Chrome is already the No. 1 free app in the Apple App Store even though it has only been a few days since Google announced its browser is now available for the iPhone and iPad.
It's getting decent reviews from users who so far have cumulatively ranked it at 4.5 stars, although the biggest complaint they seem to have is the browser is slow compared with Apple's Safari.
Even so, he says Chrome on iOS is only slightly slower than Safari and "until iOS 6 arrives with its tabs cloud sync solution, Chrome is your best bet to get your tabs synced across devices for mobile browsing sanity."
Indeed, Google's ability to sync your tabs, bookmarks, history, settings and passwords across your computers and devices is slick. The company showed off how it works at its developer conference that just wrapped up in San Francisco this week.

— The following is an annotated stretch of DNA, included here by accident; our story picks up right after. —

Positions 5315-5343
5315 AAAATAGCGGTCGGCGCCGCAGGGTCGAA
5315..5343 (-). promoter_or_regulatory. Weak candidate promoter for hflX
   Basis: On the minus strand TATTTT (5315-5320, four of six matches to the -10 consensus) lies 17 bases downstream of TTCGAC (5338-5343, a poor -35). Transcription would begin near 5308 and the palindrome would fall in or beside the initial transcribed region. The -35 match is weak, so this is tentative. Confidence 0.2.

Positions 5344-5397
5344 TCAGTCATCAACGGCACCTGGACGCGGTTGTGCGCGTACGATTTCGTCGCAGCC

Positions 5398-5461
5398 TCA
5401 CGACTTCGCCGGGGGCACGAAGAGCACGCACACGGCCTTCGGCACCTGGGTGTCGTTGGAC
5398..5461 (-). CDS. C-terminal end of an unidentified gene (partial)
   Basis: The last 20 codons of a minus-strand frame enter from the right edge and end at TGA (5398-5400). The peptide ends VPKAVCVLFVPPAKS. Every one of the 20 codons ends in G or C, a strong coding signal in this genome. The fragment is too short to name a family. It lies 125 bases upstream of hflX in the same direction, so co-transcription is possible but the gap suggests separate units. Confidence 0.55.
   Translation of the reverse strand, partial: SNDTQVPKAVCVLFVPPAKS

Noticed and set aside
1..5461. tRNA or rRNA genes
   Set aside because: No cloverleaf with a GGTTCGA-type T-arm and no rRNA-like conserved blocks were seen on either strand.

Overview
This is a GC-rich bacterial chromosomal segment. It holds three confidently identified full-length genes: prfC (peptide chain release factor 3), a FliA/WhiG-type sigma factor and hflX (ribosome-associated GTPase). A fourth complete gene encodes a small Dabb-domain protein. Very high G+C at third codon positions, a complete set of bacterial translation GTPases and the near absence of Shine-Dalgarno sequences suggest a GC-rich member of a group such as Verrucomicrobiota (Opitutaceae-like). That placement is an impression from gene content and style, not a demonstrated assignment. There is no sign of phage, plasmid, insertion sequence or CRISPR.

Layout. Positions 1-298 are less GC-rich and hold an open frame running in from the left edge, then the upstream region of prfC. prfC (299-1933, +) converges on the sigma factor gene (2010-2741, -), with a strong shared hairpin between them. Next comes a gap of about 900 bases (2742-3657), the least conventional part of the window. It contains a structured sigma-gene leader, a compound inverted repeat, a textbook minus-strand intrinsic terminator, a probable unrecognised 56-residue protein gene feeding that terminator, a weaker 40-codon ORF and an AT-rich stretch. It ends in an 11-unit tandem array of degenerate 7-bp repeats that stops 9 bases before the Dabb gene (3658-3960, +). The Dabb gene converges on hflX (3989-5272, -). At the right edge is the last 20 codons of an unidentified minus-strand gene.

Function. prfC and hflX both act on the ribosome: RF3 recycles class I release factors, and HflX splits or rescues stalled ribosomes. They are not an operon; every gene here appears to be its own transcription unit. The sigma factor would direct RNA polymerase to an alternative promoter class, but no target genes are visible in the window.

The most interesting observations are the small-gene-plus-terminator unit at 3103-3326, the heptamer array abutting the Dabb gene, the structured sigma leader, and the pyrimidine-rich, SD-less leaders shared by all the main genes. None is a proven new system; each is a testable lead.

In a demonstration at the I/O developer conference Google vice-president Brian Rakowski moved from various computers and devices and showed how regardless of which one he was using, whatever he did on one was instantly available on the others. Even the "back" command works, so you can get back to sites you visited at an earlier point in time even if it was on a different device or computer.
Moving from a Mac where he simulated being at home reading the news with several tabs open, to a Chromebook that he might use at work, Rakowski showed that even on a computer he'd never used before he could just sign into Google and personalised work tabs he set up were instantly there if he wanted them, eliciting cheers and applause from developers.
He also showed that with Chrome on his phone he could open a new tab and see all of the recent devices that had used the browser, including the Chromebook in the work simulation. In one tap on his phone he accessed a site he visited on the Chromebook.
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